In addition to her religious vocation she also had a passion for helping her family in the realm of politics. She practiced that devotion fiercely and most notably in her efforts on each of her brother, Former Governor Paul Laxalt's successful campaigns for Governor and the US Senate. Known equally for her infectious laugh and humor as for her feared deep and disapproving stares, Sister Sue's travels throughout the State of Nevada on behalf of her brother Paul's campaigns made her iconic legend in our state's history. Sister Sue was well-read and loved the political process. This made her a valuable resource to her brother Paul throughout his political career and led him to call her his "secret weapon" because it was impossible for people to say no to her. An outspoken supporter of her brother, she was a near permanent fixture at his campaign headquarters helping in any way she could doing mailers, working the phones or designing car tops. She inadvertently became a campaign issue in Governor Laxalt's run for the US Senate against former Senator Harry Reid when Reid criticized the Laxalt family for their wealth. Sister Sue responded that she had taken a vow of poverty and this quickly put an end to this political attack. Many decades later she tried to deploy the same ferocious devotion to her grand-nephew Adam Laxalt when he ran for Attorney General in 2014. She did this unassisted with her walker at age 89 after protesting that canvassing the Senior community where she lived was simply not enough. Her grand-nephew remembers fondly having to sternly tell her that she couldn't keep handing out fliers for his campaign in church parking lots in Las Vegas!
Sister Sue spent her final few years in Northern Nevada. True to her entire life, even in her nineties, she touched everyone in the Senior care facility where she resided. Her final vocation was to help other elderly and indigent people there, even as she needed help herself. She was fondly remembered by her long-time meal mate Bill as someone who visited them one by one, always offering a tender and patient ear and tried to lift each of them up.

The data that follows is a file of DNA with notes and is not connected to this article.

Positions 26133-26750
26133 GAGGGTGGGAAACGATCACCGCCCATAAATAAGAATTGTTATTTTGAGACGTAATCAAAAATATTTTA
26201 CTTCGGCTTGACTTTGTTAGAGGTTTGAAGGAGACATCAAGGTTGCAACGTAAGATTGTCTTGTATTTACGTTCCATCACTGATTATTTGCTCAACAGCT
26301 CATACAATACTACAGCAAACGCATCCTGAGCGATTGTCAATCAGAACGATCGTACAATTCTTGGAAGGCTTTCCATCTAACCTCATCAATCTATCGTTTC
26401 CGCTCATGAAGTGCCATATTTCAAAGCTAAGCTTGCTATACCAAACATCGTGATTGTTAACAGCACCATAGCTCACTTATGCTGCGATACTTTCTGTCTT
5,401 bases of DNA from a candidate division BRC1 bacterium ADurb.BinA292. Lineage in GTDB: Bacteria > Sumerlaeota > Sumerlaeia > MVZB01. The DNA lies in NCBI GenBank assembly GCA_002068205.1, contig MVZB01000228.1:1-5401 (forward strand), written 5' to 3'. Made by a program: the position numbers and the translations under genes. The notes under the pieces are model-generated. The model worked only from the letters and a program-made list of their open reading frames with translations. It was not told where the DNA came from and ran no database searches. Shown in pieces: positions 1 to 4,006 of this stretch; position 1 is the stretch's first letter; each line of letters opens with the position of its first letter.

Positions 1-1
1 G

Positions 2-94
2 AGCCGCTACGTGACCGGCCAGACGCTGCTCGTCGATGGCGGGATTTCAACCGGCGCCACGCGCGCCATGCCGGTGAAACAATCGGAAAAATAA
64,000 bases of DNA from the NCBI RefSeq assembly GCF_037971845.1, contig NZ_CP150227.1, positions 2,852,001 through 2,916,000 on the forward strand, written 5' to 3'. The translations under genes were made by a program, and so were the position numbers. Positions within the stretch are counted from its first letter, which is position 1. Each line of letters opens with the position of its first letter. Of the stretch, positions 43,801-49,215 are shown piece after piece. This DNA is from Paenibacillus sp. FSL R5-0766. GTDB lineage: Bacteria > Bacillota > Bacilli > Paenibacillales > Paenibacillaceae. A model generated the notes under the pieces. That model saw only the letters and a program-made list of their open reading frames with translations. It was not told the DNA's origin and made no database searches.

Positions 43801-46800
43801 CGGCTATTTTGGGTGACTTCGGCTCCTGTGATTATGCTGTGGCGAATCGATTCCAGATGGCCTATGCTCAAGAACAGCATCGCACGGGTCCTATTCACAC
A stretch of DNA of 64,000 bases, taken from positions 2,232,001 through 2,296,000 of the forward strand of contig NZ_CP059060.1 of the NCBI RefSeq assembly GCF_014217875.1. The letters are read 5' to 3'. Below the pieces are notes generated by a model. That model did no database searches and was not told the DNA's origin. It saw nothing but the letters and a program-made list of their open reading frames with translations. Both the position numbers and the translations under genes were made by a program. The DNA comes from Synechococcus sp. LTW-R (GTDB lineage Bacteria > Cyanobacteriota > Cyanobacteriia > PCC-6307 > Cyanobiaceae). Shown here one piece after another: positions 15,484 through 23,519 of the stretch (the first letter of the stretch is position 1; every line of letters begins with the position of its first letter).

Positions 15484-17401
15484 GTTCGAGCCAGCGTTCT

In the final week of her life, some family brought a priest in for a private anointing of the sick. When the family exited the room, a number of her community members were outside weeping. One said, "she always called me her angel, I loved her dearly."
There are few people who can live nearly a century and rightfully be proclaimed by all who knew them - a living Saint. It would be hard to find a Nevadan who more directly touched more people in this state over the past 94 years. If she didn't have a fast pass to Heaven, then we are all in trouble.
A Catholic Funeral Mass will be held on Thursday, November 7th at 9:00 am at the Saint Thomas Aquinas Cathedral in Reno.
Memorial Contributions may be made to Catholic Charities of Northern Nevada, P. O. Box 5099, Reno, NV 89513.